Today’s quote – and it is a doozy – comes to us from Dannel Malloy, Governor of Connecticut.

Speaking of Indiana’s newly-enacted Religious Freedom Reform Act (RFRA) legislation, Mr. Malloy had this to say about Indiana Governor Mike Pence:

“The governor’s not a stupid man, but he’s done stupid things.  And signing this law, and, quite frankly, promoting this law, knowing exactly what it was going to do, was an incredibly stupid thing for him to do….(he) knew exactly what he was doing, and when you see a bigot, you have to call them on it.  We cannot sit idly by and do nothing while laws are enacted that will turn back the clock.  (I) won’t allow any of our citizens in Connecticut to face discrimination in other states, at least without a fight.”

Those are extremely harsh words from one politician to another.  But, if overly insulting, I would nevertheless credit Dannel Malloy for his blunt, plain-spoken stand….were it not for one teeny weeny little fact.

Not only does Connecticut have a virtually identical law on the books, but its version is even more restrictive than Indiana’s.

From Sean Davis’s funny-if-it-weren’t-so-pathetic revelation at

If you dislike Indiana’s RFRA, then you should loathe Connecticut’s. The difference comes down to a single phrase: “substantially burden.”

Both the Indiana law and the federal law declare that the respective governments may not “substantially burden a person’s exercise of religion[.]”  In other words, the laws require the courts to analyze cases brought under these laws using the strict scrutiny standard. Under the Indiana and federal religious liberty laws, government can burden religious exercise, but it cannot substantially burden it. That’s a key distinction.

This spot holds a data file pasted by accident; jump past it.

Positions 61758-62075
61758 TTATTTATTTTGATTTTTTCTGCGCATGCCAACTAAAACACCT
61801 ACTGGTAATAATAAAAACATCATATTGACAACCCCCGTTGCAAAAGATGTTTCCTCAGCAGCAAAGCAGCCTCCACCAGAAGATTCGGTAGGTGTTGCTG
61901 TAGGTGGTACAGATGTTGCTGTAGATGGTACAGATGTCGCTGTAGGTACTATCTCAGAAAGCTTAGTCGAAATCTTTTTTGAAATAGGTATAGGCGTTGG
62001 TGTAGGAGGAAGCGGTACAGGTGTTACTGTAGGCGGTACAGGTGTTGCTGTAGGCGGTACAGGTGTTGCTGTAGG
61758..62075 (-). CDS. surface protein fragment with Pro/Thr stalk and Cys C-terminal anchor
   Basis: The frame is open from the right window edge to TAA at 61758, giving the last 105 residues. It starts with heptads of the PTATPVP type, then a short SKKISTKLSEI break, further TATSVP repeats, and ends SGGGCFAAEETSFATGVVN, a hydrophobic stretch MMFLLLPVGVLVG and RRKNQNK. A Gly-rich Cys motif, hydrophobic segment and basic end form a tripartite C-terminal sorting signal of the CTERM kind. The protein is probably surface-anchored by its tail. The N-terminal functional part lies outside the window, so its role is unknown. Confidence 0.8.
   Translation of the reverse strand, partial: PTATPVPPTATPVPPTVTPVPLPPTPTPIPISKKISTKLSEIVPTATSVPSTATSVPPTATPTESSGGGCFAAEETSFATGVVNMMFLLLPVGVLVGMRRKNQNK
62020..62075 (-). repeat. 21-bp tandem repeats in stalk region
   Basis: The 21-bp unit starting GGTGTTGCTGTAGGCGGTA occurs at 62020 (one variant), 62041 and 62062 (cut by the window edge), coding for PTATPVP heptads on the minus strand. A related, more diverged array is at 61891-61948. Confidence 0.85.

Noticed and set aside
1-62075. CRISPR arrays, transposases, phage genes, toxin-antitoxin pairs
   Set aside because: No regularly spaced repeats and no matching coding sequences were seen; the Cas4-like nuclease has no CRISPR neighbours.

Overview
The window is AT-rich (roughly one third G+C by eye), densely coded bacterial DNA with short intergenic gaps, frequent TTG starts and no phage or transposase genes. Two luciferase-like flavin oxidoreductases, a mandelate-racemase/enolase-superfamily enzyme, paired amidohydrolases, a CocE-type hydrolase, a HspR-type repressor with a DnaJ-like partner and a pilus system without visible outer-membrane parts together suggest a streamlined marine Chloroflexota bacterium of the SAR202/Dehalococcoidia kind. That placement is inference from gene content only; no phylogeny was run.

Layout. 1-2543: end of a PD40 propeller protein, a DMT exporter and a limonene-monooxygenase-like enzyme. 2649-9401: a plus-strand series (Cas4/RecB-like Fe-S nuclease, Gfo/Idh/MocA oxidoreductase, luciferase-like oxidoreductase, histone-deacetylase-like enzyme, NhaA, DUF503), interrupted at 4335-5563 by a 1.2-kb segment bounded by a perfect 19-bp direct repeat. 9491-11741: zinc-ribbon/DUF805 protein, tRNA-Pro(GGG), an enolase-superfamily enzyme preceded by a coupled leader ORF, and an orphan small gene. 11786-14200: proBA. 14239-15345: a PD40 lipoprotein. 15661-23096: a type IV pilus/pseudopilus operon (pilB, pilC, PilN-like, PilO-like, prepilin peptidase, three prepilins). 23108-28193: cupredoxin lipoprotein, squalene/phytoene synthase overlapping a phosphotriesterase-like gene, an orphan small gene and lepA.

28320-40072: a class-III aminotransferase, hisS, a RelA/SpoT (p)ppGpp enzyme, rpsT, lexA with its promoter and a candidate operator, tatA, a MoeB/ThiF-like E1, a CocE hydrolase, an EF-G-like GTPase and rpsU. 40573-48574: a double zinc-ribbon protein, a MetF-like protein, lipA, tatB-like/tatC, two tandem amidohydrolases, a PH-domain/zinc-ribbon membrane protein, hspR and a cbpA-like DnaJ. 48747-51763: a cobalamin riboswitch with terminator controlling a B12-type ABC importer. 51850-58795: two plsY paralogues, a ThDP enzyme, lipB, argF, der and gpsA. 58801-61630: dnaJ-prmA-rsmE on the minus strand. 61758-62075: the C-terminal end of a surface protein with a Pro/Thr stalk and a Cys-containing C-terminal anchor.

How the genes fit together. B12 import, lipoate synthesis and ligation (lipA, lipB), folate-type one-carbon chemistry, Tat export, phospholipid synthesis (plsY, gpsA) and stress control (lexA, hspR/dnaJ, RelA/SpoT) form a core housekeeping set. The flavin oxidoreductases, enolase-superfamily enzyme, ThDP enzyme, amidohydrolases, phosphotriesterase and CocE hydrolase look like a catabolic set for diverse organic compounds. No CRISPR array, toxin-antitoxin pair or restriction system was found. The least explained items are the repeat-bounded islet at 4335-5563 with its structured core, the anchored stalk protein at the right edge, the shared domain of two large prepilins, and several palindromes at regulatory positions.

Connecticut’s law, however, is far more restrictive of government action and far more protective of religious freedoms. How? Because the Connecticut RFRA law states that government shall not “burden a person’s exercise of religion[.]” Note that the word “substantially” is not included in Connecticut’s law.

The effect of the absence of that single word is enormous. It states that Connecticut government may not burden the free exercise of religion in any way. That makes it far more protective of religious liberty than the Indiana law that has so outraged Connecticut’s governor.

If Connecticut Gov. Dan Malloy wants to blatantly discriminate against states with religious liberty laws on the books, that’s his prerogative. But if he doesn’t want to look like a completely ignorant hypocrite who has no idea what he’s talking about, he should probably examine his own state’s laws first.


I award Connecticut Governor Dannel Malloy Quote Of The Day honors, because it is rare to find someone making as complete an asshat of himself as Malloy has done.  When it happens, it should be recognized – if, for nothing else, its humor value.

Congratulations, Dannel.  Now tell us:  since you have banned state-funded travel to Indiana because of its RFRA legislation, and Connecticut’s is even more restrictive, would you blame Indiana Governor Mike Pence for banning state-funded travel from Indiana to Connecticut?

Just asking…….



  • I am contributing facts, proven over and over, – you just refuse to confront them. You are on the wrong side of this one, Ken. Stick to things you know more about.

  • NY and Washington states have done the same thing. And the mayor of Indianapolis is banning the law? The Indiana governor needs to admit they made a mistake and move on.

  • They made no mistake, any more than the 18 other states with these laws, the 11 states where state courts have indicated existing laws cover this issue, and the federal government, where it was approved and signed into law by virtually every Democrat. Warren, you’ve got to start contributing something to the conversation.

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